For hot leads that are ready to buy now, you might schedule a call or a demo.
Whatever the case, tracking the results of your lead follow-up can provide valuable insights to improve all the other stages of your lead management process.
Lead maintenance is an oft-overlooked stage in your lead management process, albeit an important one.
Regular lead maintenance helps you identify missed opportunities and ensures your team is not hindered by inaccurate or unnecessary information.
Lead maintenance involves going through your leads list and ensuring all required fields are filled, lead statuses are updated and assigned, and any duplicate leads are consolidated or removed.
Your lead maintenance plan will be determined by the tools you use to manage your leads.
If you are using spreadsheets, for example, this will be a lengthy and arduous process.
If you are using lead management software or a CRM, this could be as simple as applying a few filters and hitting ‘Delete.’
A CRM can help you improve your lead management process
As we mentioned earlier, the tools you use to manage your leads will have a big impact on your lead management process.
While low-cost/no-cost tools like spreadsheets can get the job done, they will cost you time and opportunities.
Lead management software is a good option (as the name implies). It provides tools that aid in capturing, qualifying, distributing, following up, and maintaining leads.
These tools eliminate much of the administrative burden of your lead management process.
The main drawback to lead management software is that the support it provides ends at the sale.
The rest of the customer journey, including fulfillment, project management, upsell and expand stages — all of it falls outside the capabilities of the software.
CRM provides all the benefits of lead management software but expands upon it at virtually every step.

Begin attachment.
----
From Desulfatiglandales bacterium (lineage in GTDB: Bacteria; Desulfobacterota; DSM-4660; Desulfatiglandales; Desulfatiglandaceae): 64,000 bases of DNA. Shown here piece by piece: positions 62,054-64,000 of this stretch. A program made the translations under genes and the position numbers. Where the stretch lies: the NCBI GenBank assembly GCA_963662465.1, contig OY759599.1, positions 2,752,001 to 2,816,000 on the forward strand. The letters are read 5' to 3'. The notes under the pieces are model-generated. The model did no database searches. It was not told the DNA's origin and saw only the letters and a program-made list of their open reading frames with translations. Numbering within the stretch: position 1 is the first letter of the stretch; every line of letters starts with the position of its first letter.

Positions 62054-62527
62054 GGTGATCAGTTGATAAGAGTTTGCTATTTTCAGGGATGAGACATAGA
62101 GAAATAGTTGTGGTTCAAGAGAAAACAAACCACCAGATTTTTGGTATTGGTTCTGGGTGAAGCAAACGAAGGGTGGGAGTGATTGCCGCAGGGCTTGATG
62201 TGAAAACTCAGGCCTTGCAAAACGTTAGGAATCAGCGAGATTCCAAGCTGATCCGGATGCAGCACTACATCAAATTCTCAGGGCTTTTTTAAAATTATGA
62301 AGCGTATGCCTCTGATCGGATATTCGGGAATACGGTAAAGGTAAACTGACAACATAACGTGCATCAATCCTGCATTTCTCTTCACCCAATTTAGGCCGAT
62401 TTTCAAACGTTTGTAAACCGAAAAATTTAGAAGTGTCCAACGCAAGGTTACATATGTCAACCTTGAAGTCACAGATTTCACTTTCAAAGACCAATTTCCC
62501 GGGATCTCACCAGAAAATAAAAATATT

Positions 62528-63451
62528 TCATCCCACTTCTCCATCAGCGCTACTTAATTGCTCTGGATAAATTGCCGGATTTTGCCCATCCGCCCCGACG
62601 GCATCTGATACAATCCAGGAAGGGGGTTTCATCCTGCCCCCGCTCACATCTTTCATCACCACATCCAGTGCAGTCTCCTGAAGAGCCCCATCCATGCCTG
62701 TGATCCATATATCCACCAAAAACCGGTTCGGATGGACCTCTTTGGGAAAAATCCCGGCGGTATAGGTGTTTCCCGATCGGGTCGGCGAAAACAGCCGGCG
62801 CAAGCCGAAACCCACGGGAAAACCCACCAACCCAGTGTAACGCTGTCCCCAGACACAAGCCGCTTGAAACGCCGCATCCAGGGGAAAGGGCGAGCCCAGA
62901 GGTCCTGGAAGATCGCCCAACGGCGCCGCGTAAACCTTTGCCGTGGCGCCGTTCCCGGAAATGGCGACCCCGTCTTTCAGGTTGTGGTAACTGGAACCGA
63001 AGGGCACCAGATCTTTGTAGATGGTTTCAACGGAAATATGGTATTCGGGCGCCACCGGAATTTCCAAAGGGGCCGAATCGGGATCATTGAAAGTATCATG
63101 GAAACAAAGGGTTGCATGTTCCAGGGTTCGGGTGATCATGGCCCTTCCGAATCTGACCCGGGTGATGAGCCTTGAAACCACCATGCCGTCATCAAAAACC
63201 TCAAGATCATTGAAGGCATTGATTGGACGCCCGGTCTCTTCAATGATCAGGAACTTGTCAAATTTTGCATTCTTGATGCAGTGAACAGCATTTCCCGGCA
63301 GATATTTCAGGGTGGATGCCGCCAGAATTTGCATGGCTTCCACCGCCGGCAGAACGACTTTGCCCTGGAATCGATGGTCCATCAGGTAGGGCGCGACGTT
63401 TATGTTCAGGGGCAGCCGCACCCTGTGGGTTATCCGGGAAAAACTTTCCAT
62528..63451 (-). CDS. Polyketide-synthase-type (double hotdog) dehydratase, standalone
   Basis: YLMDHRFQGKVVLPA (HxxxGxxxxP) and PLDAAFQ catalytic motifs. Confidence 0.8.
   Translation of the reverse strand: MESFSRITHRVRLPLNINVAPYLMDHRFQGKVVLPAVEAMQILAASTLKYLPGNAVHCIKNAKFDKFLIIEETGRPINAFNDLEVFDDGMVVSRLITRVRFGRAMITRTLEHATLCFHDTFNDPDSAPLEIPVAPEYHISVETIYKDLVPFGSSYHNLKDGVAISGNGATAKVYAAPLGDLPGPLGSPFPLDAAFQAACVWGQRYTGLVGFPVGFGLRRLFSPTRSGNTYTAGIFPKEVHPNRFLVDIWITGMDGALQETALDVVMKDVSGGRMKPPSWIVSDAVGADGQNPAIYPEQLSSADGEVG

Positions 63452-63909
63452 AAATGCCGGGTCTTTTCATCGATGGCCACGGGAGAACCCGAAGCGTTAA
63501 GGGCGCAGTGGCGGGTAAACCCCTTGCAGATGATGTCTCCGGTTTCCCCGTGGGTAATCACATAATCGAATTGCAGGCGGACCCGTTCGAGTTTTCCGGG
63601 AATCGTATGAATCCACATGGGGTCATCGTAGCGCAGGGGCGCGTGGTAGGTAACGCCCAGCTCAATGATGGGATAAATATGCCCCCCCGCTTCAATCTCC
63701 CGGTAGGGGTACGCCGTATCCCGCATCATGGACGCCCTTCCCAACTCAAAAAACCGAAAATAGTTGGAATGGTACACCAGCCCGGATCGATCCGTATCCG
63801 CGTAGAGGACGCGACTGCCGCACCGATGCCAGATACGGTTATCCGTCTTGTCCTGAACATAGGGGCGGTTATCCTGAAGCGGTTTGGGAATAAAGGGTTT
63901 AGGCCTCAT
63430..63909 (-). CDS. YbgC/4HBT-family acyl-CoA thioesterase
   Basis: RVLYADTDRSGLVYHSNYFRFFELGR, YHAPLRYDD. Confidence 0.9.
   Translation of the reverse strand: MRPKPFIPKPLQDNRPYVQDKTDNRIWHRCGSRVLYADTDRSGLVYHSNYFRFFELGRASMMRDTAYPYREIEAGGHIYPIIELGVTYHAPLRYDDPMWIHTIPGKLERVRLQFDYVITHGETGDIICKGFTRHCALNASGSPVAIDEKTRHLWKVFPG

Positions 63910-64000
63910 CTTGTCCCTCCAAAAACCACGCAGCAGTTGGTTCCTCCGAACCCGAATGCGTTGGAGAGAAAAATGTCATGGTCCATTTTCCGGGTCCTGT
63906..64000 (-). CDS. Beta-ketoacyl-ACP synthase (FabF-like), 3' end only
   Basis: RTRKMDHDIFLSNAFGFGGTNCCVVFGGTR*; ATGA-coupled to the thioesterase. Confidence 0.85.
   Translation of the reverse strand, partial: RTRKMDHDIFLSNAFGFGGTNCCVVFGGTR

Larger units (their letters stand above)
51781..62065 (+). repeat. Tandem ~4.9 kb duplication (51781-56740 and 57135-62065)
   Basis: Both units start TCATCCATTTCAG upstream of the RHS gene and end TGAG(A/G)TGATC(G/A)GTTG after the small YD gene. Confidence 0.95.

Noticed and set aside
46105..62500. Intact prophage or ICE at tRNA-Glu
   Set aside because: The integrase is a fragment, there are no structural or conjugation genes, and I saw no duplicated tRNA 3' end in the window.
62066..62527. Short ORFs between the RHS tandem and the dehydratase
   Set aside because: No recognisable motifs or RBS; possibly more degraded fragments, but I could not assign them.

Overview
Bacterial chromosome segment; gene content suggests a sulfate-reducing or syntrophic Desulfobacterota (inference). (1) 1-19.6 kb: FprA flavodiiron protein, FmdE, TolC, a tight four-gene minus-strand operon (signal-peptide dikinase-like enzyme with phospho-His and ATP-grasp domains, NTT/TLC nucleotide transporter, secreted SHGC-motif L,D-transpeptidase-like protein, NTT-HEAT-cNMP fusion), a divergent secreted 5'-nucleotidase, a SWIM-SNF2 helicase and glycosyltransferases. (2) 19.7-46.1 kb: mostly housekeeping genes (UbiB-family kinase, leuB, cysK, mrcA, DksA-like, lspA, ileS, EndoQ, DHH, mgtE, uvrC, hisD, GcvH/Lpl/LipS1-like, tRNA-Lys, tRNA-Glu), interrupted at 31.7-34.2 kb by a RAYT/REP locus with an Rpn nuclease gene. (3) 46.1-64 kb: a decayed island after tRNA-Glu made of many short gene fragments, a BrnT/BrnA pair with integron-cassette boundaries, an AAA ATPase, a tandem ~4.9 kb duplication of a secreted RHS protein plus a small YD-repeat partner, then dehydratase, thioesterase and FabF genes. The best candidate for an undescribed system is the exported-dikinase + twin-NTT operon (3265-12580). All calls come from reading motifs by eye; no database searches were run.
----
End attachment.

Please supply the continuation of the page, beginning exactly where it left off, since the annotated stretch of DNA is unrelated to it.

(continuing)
Lead capture is improved through integrations that connect to third-party lead generation tools. This reduces errors and eliminates redundant data entry.
Automation technology aids in the qualification and distribution of leads while reducing follow-up times significantly.
Email templates help align messaging and save time.
Task alerts and reminders improve collaboration and codify processes.
What’s more, a CRM can connect your sales team to marketing, support, product, and every other team you have, enabling an all-hands approach to sales and customer satisfaction.
On top of that, nothing matches a CRM when it comes to reporting and tracking.
The insights a CRM provides can help you refine, streamline, and improve your lead management process.
FreeAgent can help you improve your lead management process
FreeAgent is the top user-rated CRM + work management platform on the market.
Every day we help teams take their sales processes to the next level through the use of modern, intuitive, and powerful tools.
We can help you make the most of every opportunity while improving the workday for your entire team.
To see first-hand how FreeAgent CRM can help streamline your lead management processes, try it out for free today.